Injustice in science

Yet another article about the ugly side of gender, race, and science.

I’ve always known that STEM is a male-dominated field, but I thought that it wasn’t as bad in biology (my field). Yes, there are more women in bio than, say, physics, but it’s still not that great. Biology suffers from the horrible trend of women dropping out because the career path isn’t compatible with children. There are more men than women in positions of power, and female lab techs definitely outnumber the male ones. Whenever I’d sit in on lab meeting this summer, I’d notice that the men in my lab were much more vocal than the women. They’d sit around the table and discuss results, argue, and question the speaker, while the women were much more likely to occasionally chime in. This happened regardless of seniority. I didn’t attend enough meetings to get a sense of how everyone responded to a male speaker vs. a female one, but I probably already know (even if it was a subtle difference).

I’ve been reading a lot about science and gender and race in the past couple of days and it’s extraordinarily frustrating to realize that white patriarchal values have hindered (and continue to stunt) a lot of scientific progress. I grew up with the idea that science was logical and elevated and unbiased, but I can’t entertain that fantasy anymore.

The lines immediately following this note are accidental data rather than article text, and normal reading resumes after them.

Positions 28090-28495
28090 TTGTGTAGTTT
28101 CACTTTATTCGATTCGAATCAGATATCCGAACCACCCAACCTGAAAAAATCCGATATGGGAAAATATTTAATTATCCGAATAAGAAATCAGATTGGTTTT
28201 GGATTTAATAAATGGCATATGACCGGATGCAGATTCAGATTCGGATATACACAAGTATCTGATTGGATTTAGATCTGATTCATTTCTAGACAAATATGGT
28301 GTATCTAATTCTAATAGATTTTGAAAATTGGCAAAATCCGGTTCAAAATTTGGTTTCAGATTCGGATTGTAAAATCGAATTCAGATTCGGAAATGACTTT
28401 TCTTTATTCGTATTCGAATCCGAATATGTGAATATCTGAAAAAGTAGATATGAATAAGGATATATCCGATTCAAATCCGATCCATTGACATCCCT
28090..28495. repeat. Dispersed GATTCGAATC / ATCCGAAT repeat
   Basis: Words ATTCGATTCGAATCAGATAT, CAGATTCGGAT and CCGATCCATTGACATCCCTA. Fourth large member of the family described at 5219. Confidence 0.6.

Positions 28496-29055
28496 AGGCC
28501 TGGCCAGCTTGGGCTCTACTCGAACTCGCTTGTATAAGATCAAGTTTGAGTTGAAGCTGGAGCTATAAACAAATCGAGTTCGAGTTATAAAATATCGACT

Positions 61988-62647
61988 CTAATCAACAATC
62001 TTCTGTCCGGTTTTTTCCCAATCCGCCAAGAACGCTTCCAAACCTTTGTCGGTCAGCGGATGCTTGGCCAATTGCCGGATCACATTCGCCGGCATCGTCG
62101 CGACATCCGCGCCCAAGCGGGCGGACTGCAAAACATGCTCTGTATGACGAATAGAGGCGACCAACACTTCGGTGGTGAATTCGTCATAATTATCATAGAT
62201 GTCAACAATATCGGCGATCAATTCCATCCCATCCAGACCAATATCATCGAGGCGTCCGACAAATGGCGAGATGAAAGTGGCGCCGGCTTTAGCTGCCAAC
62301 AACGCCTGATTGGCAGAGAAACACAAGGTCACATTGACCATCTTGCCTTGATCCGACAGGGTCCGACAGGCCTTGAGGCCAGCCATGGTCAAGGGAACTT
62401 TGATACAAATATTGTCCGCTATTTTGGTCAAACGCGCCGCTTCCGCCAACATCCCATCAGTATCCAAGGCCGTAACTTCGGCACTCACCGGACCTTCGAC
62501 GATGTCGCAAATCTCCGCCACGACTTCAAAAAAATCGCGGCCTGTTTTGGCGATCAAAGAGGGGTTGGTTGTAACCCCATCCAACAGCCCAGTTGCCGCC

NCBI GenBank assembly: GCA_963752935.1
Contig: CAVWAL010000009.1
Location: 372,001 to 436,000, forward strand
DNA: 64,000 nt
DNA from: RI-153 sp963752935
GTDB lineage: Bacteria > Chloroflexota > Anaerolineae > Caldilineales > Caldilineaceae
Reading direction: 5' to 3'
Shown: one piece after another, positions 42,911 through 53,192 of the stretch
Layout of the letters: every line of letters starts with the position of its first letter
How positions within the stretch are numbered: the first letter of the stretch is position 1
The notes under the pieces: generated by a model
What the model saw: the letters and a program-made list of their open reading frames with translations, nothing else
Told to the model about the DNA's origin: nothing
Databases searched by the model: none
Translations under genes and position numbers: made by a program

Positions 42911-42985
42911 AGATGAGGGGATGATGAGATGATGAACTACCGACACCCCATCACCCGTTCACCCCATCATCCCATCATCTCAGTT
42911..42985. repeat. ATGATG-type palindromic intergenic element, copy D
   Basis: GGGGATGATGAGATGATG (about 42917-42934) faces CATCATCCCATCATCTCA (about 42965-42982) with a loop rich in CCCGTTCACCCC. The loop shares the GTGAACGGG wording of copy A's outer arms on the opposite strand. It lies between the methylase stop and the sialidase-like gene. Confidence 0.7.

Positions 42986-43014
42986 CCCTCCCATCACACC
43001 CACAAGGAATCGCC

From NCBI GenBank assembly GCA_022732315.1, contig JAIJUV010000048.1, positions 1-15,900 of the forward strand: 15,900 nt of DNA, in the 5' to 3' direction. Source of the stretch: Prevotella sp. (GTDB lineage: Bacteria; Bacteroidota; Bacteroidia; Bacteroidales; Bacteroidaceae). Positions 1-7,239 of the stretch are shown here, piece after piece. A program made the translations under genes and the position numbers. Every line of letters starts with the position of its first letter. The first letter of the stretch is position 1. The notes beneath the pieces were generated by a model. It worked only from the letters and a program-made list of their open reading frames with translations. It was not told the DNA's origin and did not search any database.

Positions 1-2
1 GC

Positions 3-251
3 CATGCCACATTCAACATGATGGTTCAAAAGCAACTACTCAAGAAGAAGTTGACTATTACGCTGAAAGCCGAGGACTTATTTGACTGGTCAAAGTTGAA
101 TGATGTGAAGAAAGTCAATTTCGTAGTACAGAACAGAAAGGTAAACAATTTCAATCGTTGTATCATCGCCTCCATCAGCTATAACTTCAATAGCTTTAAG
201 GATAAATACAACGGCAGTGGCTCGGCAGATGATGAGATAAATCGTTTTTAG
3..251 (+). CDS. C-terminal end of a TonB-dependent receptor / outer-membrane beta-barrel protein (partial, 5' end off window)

*post ends on sad note sorry this isn’t really a happy topic*

 

Also, this is not directly related to science, but here’s a post about religion and racism that blew my mind today. If you’re on Tumblr, I highly recommend following medievalpoc.

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1 comment
  1. I find your comment on the ease of having both children and a career to be a very important topic that recruitment officers and those in managerial positions need to be discussing. My sister is an in an architecture master’s program and even though her class is split equally in terms of gender, only 17% of American Institute of Architects members are female. I’d expect a similar trend in many STEM and management fields as well. Encouraging women to pursue science and engineering fields if it is their passion is important, but it is almost just as important to ensure that the field that they are trained for is accepting of women outside of campus as well.

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